February is Pet Dental Health Month

Pet owners spend more on dental conditions than prevention
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February is Pet Dental Health Month, and Veterinary Pet Insurance Co. (VPI), the nation's oldest and largest provider of pet health insurance, is marking the occasion by reminding pet owners about the importance of regular dental care for their four-legged loved ones. In 2012, VPI policyholders spent more than $9.7 million on dental conditions and procedures, the sixth most common type of claim submitted to the Company during the year.

Preventive oral care is not only necessary for pets; it's financially sound for pet owners. In 2012, the average claim amount for pet teeth cleaning was $166. In contrast, the average claim amount for treating dental-related disease was $227. Periodontal disease, a condition caused by residual food, bacteria and tartar that collect in the spaces between the gum and tooth (resulting in infection that can spread to the bone), accounted for the most dental claims received by VPI last year— more than 22,000. Tooth infections, inclusive of cavities and abscesses, accounted for the second most common dental-related claims, totaling more than 7,700. Infections of the teeth are typically the result of untreated tooth decay, cracked or fractured teeth, or severe periodontal disease.

According to the American Veterinary Medical Association (AVMA), an organization dedicated to advancing the science and art of veterinary medicine, 80 percent of dogs and 70 percent of cats show signs of oral disease by the age of three. VPI encourages pet owners to have their pets' oral health evaluated bi-annually by a veterinarian. Dr. Carol McConnell, VPI's chief veterinary medical officer recommends, "Between regular veterinary examinations, pet owners should look for the warning signs of gum disease such as bad breath, red and swollen gums, yellow-brown crusts of tartar along the gum lines, and bleeding or pain when the gums or mouth are touched."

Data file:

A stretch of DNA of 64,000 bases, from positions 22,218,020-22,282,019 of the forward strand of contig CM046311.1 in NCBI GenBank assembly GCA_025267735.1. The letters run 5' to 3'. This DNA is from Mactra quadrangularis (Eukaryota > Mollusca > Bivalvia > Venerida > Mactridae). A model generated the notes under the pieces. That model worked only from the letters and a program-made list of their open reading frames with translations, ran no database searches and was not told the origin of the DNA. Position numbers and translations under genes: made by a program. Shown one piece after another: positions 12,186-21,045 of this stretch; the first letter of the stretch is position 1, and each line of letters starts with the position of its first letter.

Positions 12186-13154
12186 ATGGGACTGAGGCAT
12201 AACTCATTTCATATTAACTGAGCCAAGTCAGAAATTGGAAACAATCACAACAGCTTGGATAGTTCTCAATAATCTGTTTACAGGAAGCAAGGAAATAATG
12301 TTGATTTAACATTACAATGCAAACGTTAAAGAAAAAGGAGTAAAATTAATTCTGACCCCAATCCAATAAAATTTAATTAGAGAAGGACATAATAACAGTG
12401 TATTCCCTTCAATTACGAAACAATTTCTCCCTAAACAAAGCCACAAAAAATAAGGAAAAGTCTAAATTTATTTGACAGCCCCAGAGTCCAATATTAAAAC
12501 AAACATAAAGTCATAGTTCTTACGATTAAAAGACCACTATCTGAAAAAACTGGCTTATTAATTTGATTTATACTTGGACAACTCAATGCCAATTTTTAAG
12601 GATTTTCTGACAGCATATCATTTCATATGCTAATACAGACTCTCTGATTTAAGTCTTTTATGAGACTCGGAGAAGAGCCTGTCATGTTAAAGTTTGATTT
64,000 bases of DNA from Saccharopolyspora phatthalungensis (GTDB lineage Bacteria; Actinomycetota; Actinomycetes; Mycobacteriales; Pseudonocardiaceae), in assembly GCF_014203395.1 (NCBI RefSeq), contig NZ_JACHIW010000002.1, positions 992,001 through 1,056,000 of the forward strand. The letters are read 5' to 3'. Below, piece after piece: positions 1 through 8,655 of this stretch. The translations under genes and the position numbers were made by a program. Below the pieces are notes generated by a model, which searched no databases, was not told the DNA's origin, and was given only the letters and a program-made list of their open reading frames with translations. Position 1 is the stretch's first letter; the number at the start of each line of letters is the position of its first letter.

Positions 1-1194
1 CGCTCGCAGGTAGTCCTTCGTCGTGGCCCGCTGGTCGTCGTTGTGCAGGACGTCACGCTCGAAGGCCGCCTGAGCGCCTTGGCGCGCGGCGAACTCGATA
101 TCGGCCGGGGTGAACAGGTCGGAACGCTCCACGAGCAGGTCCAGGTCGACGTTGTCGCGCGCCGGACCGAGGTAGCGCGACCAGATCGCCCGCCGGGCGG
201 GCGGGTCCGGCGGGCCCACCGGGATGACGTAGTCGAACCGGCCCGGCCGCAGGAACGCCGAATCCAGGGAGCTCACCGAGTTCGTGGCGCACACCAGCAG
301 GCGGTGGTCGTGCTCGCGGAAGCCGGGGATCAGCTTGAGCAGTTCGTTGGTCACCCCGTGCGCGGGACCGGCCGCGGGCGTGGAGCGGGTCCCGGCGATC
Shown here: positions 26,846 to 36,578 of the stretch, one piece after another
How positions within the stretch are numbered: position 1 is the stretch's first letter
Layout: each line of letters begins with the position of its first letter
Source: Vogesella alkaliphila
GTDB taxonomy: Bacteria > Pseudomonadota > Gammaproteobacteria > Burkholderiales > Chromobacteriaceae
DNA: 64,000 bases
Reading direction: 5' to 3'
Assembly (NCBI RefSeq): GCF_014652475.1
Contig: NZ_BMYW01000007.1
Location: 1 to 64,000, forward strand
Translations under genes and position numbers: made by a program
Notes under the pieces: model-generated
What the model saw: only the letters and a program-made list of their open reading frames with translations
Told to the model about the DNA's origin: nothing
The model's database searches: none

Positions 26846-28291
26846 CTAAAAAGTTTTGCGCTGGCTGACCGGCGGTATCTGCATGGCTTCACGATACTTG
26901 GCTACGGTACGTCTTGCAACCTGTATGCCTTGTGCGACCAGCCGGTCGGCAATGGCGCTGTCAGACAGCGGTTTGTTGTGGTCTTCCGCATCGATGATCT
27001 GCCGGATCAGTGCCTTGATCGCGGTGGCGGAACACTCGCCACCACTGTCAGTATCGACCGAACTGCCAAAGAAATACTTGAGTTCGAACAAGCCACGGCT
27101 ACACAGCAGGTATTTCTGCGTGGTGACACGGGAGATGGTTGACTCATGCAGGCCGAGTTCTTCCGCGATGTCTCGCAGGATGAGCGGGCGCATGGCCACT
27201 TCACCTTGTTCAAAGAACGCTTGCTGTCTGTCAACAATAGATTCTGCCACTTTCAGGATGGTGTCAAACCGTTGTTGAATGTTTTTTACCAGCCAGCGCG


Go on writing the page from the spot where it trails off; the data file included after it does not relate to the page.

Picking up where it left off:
The American Veterinary Dental College's formal list of indicators that a dog or cat may have dental disease includes:

>>Bad breath

>>Loose or discolored teeth or teeth covered in tartar

>>Pet not comfortable with owner touching within the mouth area

>>Drooling or dropping food from the mouth

>>Bleeding from the mouth

>>Loss of appetite or weight loss

 

Pet Dental Health Fast Facts:

Dogs

  • -Puppies have 28 temporary teeth that begin to show at about three to four weeks of age
  • -They have 42 permanent teeth that generally grow in between five to seven months of age
  • -Periodontal disease is the most common dental issue among dogs

Cats

  • -Kittens have 26 temporary teeth that begin to show at about two to three weeks of age
  • -They have 30 permanent teeth that generally grow in by five to six months of age
  • -Other dental issues that are most common in cats are tooth resorption and ulcerative stomatitis